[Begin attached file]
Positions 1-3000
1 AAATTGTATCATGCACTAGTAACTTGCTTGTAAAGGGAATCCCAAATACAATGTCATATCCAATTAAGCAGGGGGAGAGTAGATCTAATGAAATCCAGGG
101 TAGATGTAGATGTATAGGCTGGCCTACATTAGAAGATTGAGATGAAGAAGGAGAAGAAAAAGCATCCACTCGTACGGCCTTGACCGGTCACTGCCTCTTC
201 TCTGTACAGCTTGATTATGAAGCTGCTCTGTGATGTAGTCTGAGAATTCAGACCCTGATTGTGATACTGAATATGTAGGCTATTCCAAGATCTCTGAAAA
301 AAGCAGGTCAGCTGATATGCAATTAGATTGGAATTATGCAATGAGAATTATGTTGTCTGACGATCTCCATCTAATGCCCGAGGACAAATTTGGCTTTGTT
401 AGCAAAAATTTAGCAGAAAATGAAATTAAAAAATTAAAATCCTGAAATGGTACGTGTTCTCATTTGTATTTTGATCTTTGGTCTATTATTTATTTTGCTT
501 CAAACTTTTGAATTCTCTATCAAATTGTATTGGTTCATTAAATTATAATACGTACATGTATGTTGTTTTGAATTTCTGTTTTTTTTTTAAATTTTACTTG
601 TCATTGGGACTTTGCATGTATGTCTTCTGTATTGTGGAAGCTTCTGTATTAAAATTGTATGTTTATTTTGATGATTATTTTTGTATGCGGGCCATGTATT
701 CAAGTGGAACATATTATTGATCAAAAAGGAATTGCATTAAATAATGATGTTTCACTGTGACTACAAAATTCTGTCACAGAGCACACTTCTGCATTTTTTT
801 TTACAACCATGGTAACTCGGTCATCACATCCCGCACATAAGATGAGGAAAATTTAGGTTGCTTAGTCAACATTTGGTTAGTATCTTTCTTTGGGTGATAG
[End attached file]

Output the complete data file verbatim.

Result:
Positions 1-3000
1 AAATTGTATCATGCACTAGTAACTTGCTTGTAAAGGGAATCCCAAATACAATGTCATATCCAATTAAGCAGGGGGAGAGTAGATCTAATGAAATCCAGGG
101 TAGATGTAGATGTATAGGCTGGCCTACATTAGAAGATTGAGATGAAGAAGGAGAAGAAAAAGCATCCACTCGTACGGCCTTGACCGGTCACTGCCTCTTC
201 TCTGTACAGCTTGATTATGAAGCTGCTCTGTGATGTAGTCTGAGAATTCAGACCCTGATTGTGATACTGAATATGTAGGCTATTCCAAGATCTCTGAAAA
301 AAGCAGGTCAGCTGATATGCAATTAGATTGGAATTATGCAATGAGAATTATGTTGTCTGACGATCTCCATCTAATGCCCGAGGACAAATTTGGCTTTGTT
401 AGCAAAAATTTAGCAGAAAATGAAATTAAAAAATTAAAATCCTGAAATGGTACGTGTTCTCATTTGTATTTTGATCTTTGGTCTATTATTTATTTTGCTT
501 CAAACTTTTGAATTCTCTATCAAATTGTATTGGTTCATTAAATTATAATACGTACATGTATGTTGTTTTGAATTTCTGTTTTTTTTTTAAATTTTACTTG
601 TCATTGGGACTTTGCATGTATGTCTTCTGTATTGTGGAAGCTTCTGTATTAAAATTGTATGTTTATTTTGATGATTATTTTTGTATGCGGGCCATGTATT
701 CAAGTGGAACATATTATTGATCAAAAAGGAATTGCATTAAATAATGATGTTTCACTGTGACTACAAAATTCTGTCACAGAGCACACTTCTGCATTTTTTT
801 TTACAACCATGGTAACTCGGTCATCACATCCCGCACATAAGATGAGGAAAATTTAGGTTGCTTAGTCAACATTTGGTTAGTATCTTTCTTTGGGTGATAG